Home > Publications . Search All . Browse All . Country . Browse PSC Pubs . PSC Report Series

PSC In The News

RSS Feed icon

Frey comments on why sunbelt metro area economies are still struggling

Krause says having religious friends leads to gratitude, which is associated with better health

Work by Bailey and Dynarski on growing income gap in graduation rates cited in NYT

Highlights

Martha Bailey and Nicolas Duquette win Cole Prize for article on War on Poverty

Michigan's graduate sociology program tied for 4th with Stanford in USN&WR rankings

Jeff Morenoff makes Reuters' Highly Cited Researchers list for 2014

Susan Murphy named Distinguished University Professor

Next Brown Bag

Monday, Sep 22
Paula Fomby (Michigan), Family Complexity, Siblings, and Children's Aggressive Behavior at School Entry

Dirgha Ghimire photo

Environmentalism and Contraceptive Use: How People in Less Developed Settings Approach Environmental Issues

Publication Abstract

Ghimire, Dirgha, and Paul Mohai. 2006. "Environmentalism and Contraceptive Use: How People in Less Developed Settings Approach Environmental Issues." Population and Environment, 27(1), 29-61.

The rise in environmental concerns around the globe has prompted increasing research on the links between such concerns and behavior. However, most studies have focused on pro-environmental behaviors in affluent western societies, such as willingness to pay for environmental protection, pro-environmental political actions, and consumption patterns. Using multiple data sets from the Chitwan Valley Family Study in Nepal, this paper examines the impact of environmental perceptions on Contraceptive use in a rural agricultural setting. The results of our analyses show that perceptions about certain aspects of the environment are related to individuals' subsequent use of contraceptives. Specifically, those individuals who think that their environment-agricultural productivity-has deteriorated are more likely to use contraceptives than those who think that their environment has improved or has remained about the same. This study thus provides a first step in our understanding of the relationships between environmental perceptions and fertility behavior in a less developed setting.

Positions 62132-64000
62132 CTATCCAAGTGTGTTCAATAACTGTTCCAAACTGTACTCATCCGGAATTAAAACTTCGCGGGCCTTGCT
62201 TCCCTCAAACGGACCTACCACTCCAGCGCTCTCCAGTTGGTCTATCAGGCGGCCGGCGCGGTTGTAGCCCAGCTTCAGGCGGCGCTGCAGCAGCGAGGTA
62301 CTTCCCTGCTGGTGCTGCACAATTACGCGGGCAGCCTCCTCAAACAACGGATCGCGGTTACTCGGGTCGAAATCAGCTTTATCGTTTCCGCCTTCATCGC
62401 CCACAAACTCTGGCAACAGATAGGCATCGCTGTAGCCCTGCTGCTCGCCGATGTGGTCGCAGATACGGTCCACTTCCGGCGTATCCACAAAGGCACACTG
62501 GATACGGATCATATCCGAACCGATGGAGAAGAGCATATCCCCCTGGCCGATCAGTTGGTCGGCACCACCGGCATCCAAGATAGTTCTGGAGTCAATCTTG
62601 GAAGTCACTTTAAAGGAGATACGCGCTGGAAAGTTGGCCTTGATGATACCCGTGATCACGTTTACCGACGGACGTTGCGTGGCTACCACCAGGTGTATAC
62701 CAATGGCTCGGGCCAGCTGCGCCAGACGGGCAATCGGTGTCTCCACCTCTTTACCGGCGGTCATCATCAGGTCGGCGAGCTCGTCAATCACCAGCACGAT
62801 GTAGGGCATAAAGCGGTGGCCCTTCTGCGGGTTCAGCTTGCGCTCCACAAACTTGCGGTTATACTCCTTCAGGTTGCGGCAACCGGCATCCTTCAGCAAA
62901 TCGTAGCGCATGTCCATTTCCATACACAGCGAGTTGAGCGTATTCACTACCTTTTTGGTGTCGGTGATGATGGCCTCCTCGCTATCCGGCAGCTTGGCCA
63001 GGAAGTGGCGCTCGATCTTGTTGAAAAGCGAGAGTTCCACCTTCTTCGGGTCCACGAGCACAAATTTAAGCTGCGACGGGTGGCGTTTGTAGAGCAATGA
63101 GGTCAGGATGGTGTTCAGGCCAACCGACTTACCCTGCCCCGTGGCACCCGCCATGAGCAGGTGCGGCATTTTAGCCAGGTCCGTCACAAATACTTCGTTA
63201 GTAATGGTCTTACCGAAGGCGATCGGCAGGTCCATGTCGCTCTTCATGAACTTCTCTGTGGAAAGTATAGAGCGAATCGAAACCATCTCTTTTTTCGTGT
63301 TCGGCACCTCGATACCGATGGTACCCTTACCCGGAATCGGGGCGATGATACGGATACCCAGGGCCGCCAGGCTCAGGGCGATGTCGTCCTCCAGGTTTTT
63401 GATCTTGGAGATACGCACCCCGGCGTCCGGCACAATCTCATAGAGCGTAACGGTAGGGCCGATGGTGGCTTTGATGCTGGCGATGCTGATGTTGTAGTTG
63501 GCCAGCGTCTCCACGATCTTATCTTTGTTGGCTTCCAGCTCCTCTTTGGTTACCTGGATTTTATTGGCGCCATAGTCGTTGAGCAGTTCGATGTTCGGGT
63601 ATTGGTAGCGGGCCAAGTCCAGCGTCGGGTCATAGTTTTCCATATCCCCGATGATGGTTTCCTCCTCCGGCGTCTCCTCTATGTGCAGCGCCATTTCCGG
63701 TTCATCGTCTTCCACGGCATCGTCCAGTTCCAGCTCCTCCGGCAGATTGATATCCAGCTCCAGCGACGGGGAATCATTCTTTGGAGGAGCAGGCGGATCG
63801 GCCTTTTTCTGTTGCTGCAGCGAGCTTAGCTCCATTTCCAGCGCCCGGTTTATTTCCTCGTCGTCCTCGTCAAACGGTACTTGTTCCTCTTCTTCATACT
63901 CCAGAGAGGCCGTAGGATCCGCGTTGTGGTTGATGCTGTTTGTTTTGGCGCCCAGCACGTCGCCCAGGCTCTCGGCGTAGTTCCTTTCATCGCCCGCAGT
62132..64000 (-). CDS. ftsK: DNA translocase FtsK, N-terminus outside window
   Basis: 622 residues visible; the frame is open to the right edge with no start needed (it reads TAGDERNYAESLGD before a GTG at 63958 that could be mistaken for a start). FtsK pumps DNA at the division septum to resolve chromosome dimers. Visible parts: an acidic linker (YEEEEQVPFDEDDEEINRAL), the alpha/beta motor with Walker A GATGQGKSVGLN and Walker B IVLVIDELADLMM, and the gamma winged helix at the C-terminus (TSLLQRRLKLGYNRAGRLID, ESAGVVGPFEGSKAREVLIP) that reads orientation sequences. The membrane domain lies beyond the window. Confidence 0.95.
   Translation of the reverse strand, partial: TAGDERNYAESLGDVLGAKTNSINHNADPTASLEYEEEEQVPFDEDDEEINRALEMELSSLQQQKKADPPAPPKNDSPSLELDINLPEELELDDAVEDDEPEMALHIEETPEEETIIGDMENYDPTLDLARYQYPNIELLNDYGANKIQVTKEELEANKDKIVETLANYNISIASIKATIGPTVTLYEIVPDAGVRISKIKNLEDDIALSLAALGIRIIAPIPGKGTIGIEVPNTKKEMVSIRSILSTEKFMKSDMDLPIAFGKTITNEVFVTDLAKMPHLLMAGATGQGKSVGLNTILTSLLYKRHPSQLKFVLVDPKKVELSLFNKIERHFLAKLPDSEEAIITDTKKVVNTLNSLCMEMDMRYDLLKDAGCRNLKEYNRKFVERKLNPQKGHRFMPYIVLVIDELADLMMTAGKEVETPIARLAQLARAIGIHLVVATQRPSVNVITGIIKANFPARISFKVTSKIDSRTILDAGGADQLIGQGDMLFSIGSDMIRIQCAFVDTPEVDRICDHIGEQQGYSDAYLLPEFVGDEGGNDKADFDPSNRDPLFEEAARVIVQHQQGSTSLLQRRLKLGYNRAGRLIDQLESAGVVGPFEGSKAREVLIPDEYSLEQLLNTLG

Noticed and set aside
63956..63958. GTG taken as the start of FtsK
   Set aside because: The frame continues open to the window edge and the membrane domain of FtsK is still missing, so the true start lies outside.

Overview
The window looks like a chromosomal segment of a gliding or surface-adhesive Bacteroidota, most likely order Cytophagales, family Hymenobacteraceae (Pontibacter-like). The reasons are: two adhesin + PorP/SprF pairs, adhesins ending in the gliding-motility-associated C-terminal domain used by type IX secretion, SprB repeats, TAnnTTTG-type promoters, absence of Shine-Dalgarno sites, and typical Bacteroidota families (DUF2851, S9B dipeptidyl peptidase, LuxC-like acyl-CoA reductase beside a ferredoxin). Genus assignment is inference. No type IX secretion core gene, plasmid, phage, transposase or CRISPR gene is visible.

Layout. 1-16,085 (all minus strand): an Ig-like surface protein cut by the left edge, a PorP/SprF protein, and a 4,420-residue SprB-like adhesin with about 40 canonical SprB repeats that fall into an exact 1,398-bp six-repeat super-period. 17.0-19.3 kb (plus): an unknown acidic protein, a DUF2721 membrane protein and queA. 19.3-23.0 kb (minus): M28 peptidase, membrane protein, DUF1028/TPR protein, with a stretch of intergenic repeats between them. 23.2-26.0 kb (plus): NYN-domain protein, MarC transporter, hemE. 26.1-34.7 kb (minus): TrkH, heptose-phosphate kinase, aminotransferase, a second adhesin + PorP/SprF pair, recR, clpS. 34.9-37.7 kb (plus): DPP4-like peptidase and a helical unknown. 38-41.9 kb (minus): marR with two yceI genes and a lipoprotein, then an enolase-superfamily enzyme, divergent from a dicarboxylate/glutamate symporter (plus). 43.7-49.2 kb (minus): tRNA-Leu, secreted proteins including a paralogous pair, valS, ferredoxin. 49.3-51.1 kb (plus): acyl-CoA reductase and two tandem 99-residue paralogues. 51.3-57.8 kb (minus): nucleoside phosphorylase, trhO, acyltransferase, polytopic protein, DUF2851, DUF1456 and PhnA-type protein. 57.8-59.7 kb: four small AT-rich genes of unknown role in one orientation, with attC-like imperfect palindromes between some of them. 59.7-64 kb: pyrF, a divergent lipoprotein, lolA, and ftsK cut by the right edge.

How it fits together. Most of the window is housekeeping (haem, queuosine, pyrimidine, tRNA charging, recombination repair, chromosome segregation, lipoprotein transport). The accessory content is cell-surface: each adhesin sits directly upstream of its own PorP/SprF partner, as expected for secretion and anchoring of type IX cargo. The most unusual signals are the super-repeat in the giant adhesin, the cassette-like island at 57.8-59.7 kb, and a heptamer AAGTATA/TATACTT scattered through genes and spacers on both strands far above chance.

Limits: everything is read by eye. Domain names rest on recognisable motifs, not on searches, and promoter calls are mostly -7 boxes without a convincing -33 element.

DOI:10.1007/s11111-005-0012-z (Full Text)

Browse | Search : All Pubs | Next